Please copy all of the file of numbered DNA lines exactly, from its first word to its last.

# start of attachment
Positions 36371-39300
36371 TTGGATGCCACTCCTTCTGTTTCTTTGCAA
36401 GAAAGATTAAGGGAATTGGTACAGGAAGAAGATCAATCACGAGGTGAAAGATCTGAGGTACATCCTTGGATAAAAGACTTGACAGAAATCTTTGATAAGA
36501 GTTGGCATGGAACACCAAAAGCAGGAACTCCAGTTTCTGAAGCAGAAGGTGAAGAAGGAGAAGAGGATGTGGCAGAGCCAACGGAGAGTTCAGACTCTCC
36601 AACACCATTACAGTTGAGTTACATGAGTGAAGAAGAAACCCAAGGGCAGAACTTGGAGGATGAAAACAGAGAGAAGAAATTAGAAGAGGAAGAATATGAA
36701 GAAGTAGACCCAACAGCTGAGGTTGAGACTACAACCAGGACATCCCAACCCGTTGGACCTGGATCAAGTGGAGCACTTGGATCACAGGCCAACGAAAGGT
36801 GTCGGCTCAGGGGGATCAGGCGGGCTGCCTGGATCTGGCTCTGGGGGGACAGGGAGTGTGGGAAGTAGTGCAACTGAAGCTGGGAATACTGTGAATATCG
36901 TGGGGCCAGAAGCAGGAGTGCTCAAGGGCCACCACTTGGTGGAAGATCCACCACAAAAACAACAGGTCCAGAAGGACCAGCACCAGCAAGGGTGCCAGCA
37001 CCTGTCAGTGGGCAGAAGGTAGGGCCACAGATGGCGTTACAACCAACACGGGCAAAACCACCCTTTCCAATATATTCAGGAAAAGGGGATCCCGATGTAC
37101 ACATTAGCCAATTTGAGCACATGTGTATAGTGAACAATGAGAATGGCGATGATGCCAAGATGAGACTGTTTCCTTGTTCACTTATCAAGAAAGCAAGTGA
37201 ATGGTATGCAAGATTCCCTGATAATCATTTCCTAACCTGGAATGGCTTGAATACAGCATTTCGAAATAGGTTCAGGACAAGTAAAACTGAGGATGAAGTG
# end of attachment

Positions 36371-39300
36371 TTGGATGCCACTCCTTCTGTTTCTTTGCAA
36401 GAAAGATTAAGGGAATTGGTACAGGAAGAAGATCAATCACGAGGTGAAAGATCTGAGGTACATCCTTGGATAAAAGACTTGACAGAAATCTTTGATAAGA
36501 GTTGGCATGGAACACCAAAAGCAGGAACTCCAGTTTCTGAAGCAGAAGGTGAAGAAGGAGAAGAGGATGTGGCAGAGCCAACGGAGAGTTCAGACTCTCC
36601 AACACCATTACAGTTGAGTTACATGAGTGAAGAAGAAACCCAAGGGCAGAACTTGGAGGATGAAAACAGAGAGAAGAAATTAGAAGAGGAAGAATATGAA
36701 GAAGTAGACCCAACAGCTGAGGTTGAGACTACAACCAGGACATCCCAACCCGTTGGACCTGGATCAAGTGGAGCACTTGGATCACAGGCCAACGAAAGGT
36801 GTCGGCTCAGGGGGATCAGGCGGGCTGCCTGGATCTGGCTCTGGGGGGACAGGGAGTGTGGGAAGTAGTGCAACTGAAGCTGGGAATACTGTGAATATCG
36901 TGGGGCCAGAAGCAGGAGTGCTCAAGGGCCACCACTTGGTGGAAGATCCACCACAAAAACAACAGGTCCAGAAGGACCAGCACCAGCAAGGGTGCCAGCA
37001 CCTGTCAGTGGGCAGAAGGTAGGGCCACAGATGGCGTTACAACCAACACGGGCAAAACCACCCTTTCCAATATATTCAGGAAAAGGGGATCCCGATGTAC
37101 ACATTAGCCAATTTGAGCACATGTGTATAGTGAACAATGAGAATGGCGATGATGCCAAGATGAGACTGTTTCCTTGTTCACTTATCAAGAAAGCAAGTGA
37201 ATGGTATGCAAGATTCCCTGATAATCATTTCCTAACCTGGAATGGCTTGAATACAGCATTTCGAAATAGGTTCAGGACAAGTAAAACTGAGGATGAAGTG